Myer’s new CEO John King has a plan to “turn this great company around”.
He will be working on the sales floor, serving customers two days a week.
As well as meeting with shareholders and other Myer executives, it forms part of King’s new approach to rescue the ailing business.
King spent Monday at Myer’s Doncaster store in Victoria, where he gave staff a pep talk before the store opened, and worked the floor and spent time talking to customers.
“I am confident that we can turn this great company around. We can rebuild pride, confidence and relevance in Myer, especially with our customers,” he said.
While he remains optimistic about the company’s future under his leadership, he acknowledges that Myer will continue to face challenges as consumers turn to online shopping, forgoing the traditional bricks-and-mortar shopping experience.
“This iconic Australian company, which like all global retailers, is facing significant change in both the retail environment and consumer shopping habits,” he said in April.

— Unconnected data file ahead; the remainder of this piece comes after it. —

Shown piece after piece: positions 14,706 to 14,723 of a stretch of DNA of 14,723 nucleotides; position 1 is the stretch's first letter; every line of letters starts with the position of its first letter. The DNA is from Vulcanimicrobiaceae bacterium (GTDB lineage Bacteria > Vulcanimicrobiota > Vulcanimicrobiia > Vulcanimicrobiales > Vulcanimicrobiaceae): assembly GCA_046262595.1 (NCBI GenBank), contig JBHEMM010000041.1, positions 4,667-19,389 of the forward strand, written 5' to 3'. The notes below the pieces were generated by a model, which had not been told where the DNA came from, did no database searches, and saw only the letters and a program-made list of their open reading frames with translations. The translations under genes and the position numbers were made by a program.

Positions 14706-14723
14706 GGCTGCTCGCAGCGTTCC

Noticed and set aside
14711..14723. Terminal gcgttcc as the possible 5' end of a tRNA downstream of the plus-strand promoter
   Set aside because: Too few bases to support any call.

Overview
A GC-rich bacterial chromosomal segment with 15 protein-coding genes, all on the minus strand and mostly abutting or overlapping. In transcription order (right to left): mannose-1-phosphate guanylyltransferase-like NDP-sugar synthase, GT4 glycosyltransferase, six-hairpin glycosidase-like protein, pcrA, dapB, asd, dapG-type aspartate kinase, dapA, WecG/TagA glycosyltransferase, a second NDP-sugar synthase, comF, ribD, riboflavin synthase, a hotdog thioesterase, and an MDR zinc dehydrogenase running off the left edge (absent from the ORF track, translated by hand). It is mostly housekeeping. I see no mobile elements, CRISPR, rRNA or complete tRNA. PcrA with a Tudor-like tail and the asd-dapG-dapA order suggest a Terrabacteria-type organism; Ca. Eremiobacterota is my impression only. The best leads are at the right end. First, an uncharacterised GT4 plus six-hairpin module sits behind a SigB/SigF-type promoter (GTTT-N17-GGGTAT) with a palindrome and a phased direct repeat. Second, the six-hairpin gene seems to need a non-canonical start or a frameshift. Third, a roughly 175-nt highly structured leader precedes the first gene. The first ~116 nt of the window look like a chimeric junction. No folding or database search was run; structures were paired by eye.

“With Myer team members, brand partners and suppliers, I will ensure we’re providing customers with the service, brands and products they want, and expect, from Myer; whether that be in store or online.”
King was appointed CEO when Richard Umbers stepped down as CEO earlier this year after Myer posted a half-yearly $500 billion loss in January.
As a result, Myer dropped off the ASX200 in March.
He also faces pressure from Solomon Lew, chairman of Myer’s largest shareholder Premier Investments, who is calling for Myer’s chairman and directors to be replaced.
Earlier this year, Lew said Myer’s sales numbers didn’t add up, and slammed Myer, saying it had “a failed board and a dead strategy”. UBS has even warned that Myer is in danger of a debt default next year.
King said that his belief is that it’s always all about the customer.
“We have to put the customer first — in every decision we make and every action we take,” he said.
King is the former CEO of the UK’s department store chain House of Fraser, a business he restructured, culminating in a sale to Chinese conglomerate Sanpower in 2014. His base pay at Myer is $1.2 million.
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